Article

Why Credit Unions Need to Dial Up Their Brands

silver and orange dial knob with glowing blue notches
By Scott Seroka

4 minutes

Follow this four-step process to promote the positive and noteworthy differences your CU makes in the lives of its members.

Many credit unions are marketing meaningless, stale brands.

Simply look at some of the brand messages credit unions push in their marketing today. One claims to be the “friendly place,” while another boasts the length of time it’s been serving the community, and then there’s the one telling everyone the credit union “stands prepared” to be the member’s “business partner” because it now offers business loans. (Yawn.) True? Yes. Noteworthy or unique? No.

Promoting such weak brands is a waste of marketing dollars and actually does the brand more harm than good, because it tells current and potential members that the credit union has nothing special to offer beyond the standard products and services that can be found at just about any financial institution.

All the while, fintech companies like Avant, Square, Ondeck, Forward Financing, Acorns, etc., are seducing members into using their apps for better and faster financial experiences. (Do you Venmo?) The pressure is on, and credit unions need to think about how to reinvent themselves back into relevance to acquire new member relationships and retain existing ones in the months and years ahead. What worked for attracting baby boomers and Generation X isn’t working for millennials and Gen Z—they are the most skeptical and critical of brands in terms of their claims, promises and values.

When it comes to branding, credit unions can be their own worst enemy.

Most credit union executives are aware of the importance of branding, but many are still using ineffective and antiquated tools to develop their brand messages. The result is what you see today—soft brands that say, “Me too!” and offer little additional value beyond what’s provided by competing financial institutions. If credit unions can’t quickly figure out how to compete with fintech companies, they risk becoming nothing more than parking lots for their members’ money as they become more engaged with non-traditional financial alternatives. This is especially true in today’s rapidly growing digital landscape, where physical branches aren’t a big selling point.

The good news is that credit unions have many opportunities to differentiate and provide even more value than some of the leading fintech companies. The problem is that the culture of the financial industry is too conservative and slow-moving.

The Four-Step Brand Development Process

Prior to embarking on a successful brand development process, it is necessary to set the stage by defining a brand. A brand is what people think about when they hear your credit union’s name or see its logo. Your objective is to take control of your brand by identifying and promoting a set of meaningful distinctions your credit union owns that make a positive and noteworthy difference in the lives of your members. Here is the process:

  1. Start with a brand assessment among your employees and members to determine how your brand is perceived, how each group defines your brand’s strengths and weaknesses, and which brand attributes influenced your members to choose your credit union over others. You can also find out who you compete with by simply asking members which other credit unions and financial institutions they considered prior to selecting yours.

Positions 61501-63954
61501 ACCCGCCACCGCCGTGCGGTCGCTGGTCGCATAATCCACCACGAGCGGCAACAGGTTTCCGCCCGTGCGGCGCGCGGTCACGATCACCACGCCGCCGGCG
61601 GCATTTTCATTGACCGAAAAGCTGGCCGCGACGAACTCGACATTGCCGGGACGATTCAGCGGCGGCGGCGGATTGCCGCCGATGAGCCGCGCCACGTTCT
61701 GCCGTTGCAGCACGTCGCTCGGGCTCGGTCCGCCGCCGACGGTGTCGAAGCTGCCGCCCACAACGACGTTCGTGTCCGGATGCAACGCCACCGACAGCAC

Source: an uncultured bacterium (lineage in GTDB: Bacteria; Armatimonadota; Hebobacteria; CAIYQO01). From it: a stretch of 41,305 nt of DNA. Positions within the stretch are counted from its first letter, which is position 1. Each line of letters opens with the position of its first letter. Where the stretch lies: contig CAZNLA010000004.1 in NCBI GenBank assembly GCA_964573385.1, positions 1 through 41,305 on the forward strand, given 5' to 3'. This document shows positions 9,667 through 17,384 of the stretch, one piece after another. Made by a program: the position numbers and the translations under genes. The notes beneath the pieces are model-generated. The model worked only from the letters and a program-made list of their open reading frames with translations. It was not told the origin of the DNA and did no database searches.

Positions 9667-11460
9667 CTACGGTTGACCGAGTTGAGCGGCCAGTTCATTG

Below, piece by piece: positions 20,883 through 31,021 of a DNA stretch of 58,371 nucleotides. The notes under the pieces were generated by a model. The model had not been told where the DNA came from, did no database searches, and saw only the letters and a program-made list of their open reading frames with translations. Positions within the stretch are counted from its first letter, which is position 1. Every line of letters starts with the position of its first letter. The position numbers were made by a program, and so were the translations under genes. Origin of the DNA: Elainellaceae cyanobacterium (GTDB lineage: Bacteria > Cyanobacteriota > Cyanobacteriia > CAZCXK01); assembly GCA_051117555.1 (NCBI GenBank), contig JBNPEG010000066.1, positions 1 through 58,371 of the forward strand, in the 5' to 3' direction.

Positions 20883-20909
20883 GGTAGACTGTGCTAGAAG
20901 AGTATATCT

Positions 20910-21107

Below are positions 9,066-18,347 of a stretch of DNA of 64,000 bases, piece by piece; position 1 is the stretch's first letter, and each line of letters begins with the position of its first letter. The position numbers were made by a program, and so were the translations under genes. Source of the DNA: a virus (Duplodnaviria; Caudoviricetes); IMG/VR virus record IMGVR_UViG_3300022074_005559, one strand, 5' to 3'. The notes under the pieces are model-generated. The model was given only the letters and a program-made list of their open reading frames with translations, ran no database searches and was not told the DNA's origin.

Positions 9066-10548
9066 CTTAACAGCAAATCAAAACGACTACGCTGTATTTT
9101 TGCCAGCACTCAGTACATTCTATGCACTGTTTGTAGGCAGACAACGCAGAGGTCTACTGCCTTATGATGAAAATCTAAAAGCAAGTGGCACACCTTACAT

2. Next, schedule a brand discovery workshop among leaders of key departments to unearth your credit union’s most meaningful value propositions, and discuss what your brand is capable of becoming based on your credit union’s intangible assets, such as your specializations, awards, achievements, intellectual property, key processes, etc. You’ll need to be specific and not settle for meaningless attributes like “Unparalleled Member Service!” or “Milwaukee’s #1 Credit Union!”
  3. Spy on your competitors by reviewing their websites and social media activities so that you can learn about their brands and how they attract and retain members. Afterward, honestly ask yourself which credit union or bank you would do business with if you were looking for a new relationship.
  4. Based on what you’ve learned in these first three steps, get to work on defining your value propositions, brand promise and tagline. (A tagline is the short, concise statement that sums up the essence of your brand.) Notice how I didn’t say “unique” value proposition. Having a unique value proposition may not be possible. But don’t sweat it—focus on becoming a brand built on the attributes your members value the most, and you’ll set your credit union up for success.

You’ve heard the saying that there are three types of companies—those that make things happen, those that watch what happened and those who wonder what happened. Take control of your brand and make something happen.

Scott Seroka is a principal and chief brand strategist at Seroka Brand Development, Brookfield, Wisconsin, and sits on the board of the Independent Business Association of Wisconsin. Scott brings more than twenty years of branding and marketing experience to the mortgage and financial industries and is the host of Seroka Brand Development’s podcast, Brandcology. For more information, email Scott at scott@seroka.com.

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